So much has been happening, ikebana-wise that I've not been able to keep the blog up to date. As a consequence, some of the entries are of events that happened some time ago. The photographs below are of two views of an exhibit by Iemoto Akane Teshigahara, which was at the entrance of Takashimaia Department Store. It was a beautiful installation with spring flowering branches and bamboo, which later became the backdrop for a fashion parade. I was pleasantly surprised when I was permitted to photograph the lovely models.
On the 31st March I attended the International Class run by Mesei Ishikawa San. The theme was 'Freestyle Arrangement'. Ishikawa San demonstrated two arrangements - the first 'Emphasizing Straight lines', using bull rushes and delphiniums and the second 'Emphasizing Curved Lines', using spiraea and calla lilies.
As for my arrangement, I used a container that I have coveted for a long time now - a nageire which has been split half way down and twisted slightly. I used four large aspidistra leaves and one gorgeous phalenopsys orchid. In her critique, Ishikawa San used a Japanese term which, unfortunately, defies translation. The word she used is 'sasuga', which is a complementary term but the specifics of it I can't express in English. She added that 'container, leaves and orchid harmonized perfectly'.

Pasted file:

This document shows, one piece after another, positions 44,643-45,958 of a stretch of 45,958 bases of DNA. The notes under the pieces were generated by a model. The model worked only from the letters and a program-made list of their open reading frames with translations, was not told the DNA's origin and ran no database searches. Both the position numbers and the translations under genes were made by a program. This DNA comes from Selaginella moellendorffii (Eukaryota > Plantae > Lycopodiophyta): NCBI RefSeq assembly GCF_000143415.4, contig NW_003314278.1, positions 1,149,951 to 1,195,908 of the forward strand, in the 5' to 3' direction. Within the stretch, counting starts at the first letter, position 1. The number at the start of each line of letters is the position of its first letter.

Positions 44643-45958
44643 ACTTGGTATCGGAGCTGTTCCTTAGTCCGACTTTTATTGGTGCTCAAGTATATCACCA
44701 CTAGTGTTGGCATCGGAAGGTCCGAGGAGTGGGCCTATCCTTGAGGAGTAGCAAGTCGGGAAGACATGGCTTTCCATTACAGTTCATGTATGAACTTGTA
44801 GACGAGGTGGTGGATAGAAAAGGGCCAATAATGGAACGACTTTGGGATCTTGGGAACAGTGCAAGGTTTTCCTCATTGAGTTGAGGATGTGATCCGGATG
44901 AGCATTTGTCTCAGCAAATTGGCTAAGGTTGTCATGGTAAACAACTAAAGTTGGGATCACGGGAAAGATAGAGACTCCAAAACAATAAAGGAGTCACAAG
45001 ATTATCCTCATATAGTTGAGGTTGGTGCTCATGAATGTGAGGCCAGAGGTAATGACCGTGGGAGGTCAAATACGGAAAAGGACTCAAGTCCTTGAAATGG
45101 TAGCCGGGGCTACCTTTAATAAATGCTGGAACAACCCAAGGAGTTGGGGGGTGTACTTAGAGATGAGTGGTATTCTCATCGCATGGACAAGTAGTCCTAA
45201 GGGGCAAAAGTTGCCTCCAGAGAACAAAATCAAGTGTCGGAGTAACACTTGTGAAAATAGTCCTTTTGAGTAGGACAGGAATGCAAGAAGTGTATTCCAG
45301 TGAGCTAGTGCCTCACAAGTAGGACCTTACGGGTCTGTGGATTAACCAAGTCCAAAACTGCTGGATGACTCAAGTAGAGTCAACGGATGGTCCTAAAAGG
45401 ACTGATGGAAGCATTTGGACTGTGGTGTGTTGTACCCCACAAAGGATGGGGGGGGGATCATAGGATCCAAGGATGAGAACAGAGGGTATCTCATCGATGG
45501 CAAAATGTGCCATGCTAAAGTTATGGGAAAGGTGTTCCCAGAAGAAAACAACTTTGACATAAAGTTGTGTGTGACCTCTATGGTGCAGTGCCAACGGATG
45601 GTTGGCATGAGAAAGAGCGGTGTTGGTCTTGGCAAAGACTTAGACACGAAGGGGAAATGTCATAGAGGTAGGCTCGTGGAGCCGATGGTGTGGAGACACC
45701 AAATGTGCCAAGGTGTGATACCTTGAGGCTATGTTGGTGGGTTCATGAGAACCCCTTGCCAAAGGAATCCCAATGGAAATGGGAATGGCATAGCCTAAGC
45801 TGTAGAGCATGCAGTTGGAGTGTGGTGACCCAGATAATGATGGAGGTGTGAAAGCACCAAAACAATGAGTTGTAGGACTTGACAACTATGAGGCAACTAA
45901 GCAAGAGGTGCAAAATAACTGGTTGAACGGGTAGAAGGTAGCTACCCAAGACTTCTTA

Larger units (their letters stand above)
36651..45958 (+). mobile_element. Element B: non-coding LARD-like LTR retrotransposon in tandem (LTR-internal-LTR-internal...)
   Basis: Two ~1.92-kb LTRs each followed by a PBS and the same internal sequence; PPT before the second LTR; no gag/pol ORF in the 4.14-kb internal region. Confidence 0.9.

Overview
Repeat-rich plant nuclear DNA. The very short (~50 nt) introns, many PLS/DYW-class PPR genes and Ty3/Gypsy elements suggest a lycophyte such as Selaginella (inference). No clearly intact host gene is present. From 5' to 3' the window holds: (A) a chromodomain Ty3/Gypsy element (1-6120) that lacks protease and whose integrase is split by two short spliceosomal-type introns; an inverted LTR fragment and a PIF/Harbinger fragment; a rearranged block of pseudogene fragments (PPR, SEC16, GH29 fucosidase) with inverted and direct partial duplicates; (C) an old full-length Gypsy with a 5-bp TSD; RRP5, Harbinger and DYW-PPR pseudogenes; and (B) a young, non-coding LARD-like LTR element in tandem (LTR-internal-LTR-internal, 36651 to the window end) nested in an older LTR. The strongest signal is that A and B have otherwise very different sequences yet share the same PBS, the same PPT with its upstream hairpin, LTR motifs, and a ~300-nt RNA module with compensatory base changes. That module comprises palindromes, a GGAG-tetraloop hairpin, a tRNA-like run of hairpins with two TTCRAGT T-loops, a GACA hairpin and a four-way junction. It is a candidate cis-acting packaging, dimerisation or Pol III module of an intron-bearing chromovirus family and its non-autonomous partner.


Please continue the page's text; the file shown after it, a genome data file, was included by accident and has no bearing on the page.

Front and back views of same arrangement
For visitors such as myself, the International class provides a venue to meet other visiting students who also speak English. One such student is Suzanne Sendelbach from the US, with whom I enjoyed chatting. I have included her arrangement, firstly because it's interesting and secondly because of the technique for bending the bull rushes. She was shown by sensei to wire the bull rushes so that she could then bend them and they would stay. I had not seen this before and I thought it worth mentioning.
As a follow up on my post about spring, this is the view of the palace gardens from the window of the class room at Headquarters. Note the cherry blossom trees in between all that greenery. I'm making a point to work near the window to enjoy this vista.
The photos below are of a beautiful little park in Akasaka opposite New Otani Hotel. You will notice that the ground and the water in the pond are covered with petals. I wish I was a better photographer to do justice to the scenery.
I had asked a lady, who was also taking photos of the gardens to take one of me under the cherry blossoms. In my very broken Japanese we had a small communication. We discovered we have something in common - ikebana. She belongs to the Ikenobo School.
Sayonara, once again,